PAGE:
Página 212 - This million doubling, suppose but once in twenty-five years, will, in another century, be more than the people of England, and the greatest number of Englishmen will be on this side the water. What an accession of power to the British empire by sea as well as land! What increase of trade and navigation! What numbers of ships and seamen!
Página 62 - Too little is produced, that is the cause of the whole thing. But why is too little produced ? Not because the limits of production — even to-day and with present-day means — are exhausted. No, but because the limits of production are determined not by the number of hungry bellies but by the number of purses able to buy and to pay.
Página 39 - The Congress declares that the individual liberties, economic prosperity, and security of the people of the United States are best sustained and enhanced in a community of nations which respect individual civil and economic rights and freedoms and which work together to use wisely the world's limited resources in an open and equitable international economic system.
Página 212 - America (though it is thought scarce 80,000 have been brought over sea) and yet perhaps there is not one the fewer in Britain, but rather many more, on account of the employment the colonies afford to manufacturers at home. This million doubling, suppose but once in...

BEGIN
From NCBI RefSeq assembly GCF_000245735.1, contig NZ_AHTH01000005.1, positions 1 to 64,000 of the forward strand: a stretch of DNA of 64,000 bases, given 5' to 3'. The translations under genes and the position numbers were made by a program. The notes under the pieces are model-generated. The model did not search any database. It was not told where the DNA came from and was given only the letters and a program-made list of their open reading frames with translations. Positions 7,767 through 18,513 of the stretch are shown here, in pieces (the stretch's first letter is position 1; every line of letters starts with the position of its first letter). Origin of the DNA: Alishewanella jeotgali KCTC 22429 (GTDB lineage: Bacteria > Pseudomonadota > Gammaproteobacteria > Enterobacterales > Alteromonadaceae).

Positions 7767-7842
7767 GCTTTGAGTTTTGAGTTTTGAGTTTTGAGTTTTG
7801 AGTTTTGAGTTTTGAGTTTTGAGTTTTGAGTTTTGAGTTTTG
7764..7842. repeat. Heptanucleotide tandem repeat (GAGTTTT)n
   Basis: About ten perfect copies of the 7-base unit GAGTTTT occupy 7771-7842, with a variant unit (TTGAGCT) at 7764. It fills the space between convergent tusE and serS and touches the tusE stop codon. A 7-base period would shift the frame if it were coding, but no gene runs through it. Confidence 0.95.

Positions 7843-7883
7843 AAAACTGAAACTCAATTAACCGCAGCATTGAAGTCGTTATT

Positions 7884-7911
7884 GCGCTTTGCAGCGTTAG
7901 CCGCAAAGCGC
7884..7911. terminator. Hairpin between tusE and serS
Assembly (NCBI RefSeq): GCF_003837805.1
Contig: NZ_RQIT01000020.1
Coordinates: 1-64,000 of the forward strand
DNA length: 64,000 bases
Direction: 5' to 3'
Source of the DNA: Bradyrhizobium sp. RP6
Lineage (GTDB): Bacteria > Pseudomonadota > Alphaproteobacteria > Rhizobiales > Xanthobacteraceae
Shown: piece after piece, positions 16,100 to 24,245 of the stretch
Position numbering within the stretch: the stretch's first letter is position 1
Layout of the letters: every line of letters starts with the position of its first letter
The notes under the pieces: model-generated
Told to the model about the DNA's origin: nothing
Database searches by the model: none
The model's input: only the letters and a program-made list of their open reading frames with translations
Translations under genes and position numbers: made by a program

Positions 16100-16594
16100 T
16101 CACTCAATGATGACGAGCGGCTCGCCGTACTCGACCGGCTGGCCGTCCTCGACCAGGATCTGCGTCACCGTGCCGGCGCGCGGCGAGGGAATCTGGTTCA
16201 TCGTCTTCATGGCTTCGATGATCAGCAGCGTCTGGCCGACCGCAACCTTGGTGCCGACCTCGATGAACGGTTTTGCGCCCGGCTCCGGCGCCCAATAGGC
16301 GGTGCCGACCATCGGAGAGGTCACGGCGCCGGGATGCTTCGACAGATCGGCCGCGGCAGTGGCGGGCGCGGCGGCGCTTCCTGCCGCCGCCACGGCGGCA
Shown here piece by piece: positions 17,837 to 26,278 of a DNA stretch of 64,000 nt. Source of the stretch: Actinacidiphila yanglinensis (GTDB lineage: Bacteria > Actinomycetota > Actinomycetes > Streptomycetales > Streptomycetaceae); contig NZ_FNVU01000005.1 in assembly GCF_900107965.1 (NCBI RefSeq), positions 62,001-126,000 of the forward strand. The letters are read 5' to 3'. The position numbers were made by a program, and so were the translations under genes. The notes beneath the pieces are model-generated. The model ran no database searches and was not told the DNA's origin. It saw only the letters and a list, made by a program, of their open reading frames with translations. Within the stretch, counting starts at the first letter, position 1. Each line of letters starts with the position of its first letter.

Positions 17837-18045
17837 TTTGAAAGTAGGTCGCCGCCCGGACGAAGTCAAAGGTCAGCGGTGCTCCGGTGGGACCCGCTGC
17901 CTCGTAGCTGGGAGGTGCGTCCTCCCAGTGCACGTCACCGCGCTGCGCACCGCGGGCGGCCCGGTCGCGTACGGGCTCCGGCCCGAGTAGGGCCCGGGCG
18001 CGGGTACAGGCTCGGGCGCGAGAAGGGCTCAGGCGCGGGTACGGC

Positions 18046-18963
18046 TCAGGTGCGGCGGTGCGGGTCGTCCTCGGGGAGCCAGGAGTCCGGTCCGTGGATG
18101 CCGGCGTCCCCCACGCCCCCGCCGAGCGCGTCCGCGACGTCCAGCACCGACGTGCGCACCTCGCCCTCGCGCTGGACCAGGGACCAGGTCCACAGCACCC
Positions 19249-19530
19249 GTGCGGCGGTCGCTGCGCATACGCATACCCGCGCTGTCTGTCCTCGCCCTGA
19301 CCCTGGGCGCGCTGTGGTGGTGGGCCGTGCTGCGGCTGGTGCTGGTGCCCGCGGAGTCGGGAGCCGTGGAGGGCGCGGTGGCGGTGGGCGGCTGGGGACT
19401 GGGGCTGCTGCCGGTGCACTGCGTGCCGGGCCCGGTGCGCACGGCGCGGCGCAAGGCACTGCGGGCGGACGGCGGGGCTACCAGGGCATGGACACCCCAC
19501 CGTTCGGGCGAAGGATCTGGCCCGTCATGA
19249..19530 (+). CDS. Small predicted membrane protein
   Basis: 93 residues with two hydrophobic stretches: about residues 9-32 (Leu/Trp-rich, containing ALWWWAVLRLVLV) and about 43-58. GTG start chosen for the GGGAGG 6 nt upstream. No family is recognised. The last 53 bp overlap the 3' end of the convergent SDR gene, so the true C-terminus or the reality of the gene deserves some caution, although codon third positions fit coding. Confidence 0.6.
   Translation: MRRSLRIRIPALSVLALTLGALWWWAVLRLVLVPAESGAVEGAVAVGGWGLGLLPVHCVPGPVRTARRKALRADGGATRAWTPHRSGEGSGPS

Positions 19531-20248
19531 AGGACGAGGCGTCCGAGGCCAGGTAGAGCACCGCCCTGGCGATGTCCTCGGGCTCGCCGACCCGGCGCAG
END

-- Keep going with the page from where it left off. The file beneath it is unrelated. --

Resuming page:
Página 212 - He has endeavoured to prevent the Population of these States; for that purpose obstructing the Laws for Naturalization of Foreigners; refusing to pass others to encourage their migrations hither, and raising the conditions of new Appropriations of Lands.
Página 67 - To put it simply: the greatest single obstacle to the economic and social advancement of the majority of the peoples in the underdeveloped world is rampant population growth.
Página 64 - I cannot imagine anything more emphatically a subject that is not a proper political or governmental activity or function or responsibility.
Página 32 - TRUTH that, whatever may be the rate of increase in the means of subsistence, the increase of population must be limited by it, at least after the food has once been divided into the smallest shares that will support life. All the children born beyond what would be required to keep up the population to this level must necessarily perish, unless room be made for them by the deaths of grown persons.
Página 46 - First: to let the developing nations know the extent to which rapid population growth slows down their potential development, and that, in consequence, the optimum employment of the world's scarce development funds requires attention to this problem.

Sobre el autor (2011)

Steven W. Mosher is president of Population Research Institute and is recognized as one of the leading authorities on population studies. He is the author of several books and articles, including A Mother's Ordeal: One Woman's Fight against China's One-Child Policy; Journey to the Forbidden China; and Broken Earth: The Rural Chinese. In addition to making appearances on Good Morning America, 60 Minutes, and CNN News, his work has appeared in theWall Street Journal, the NewRepublic, and National Review.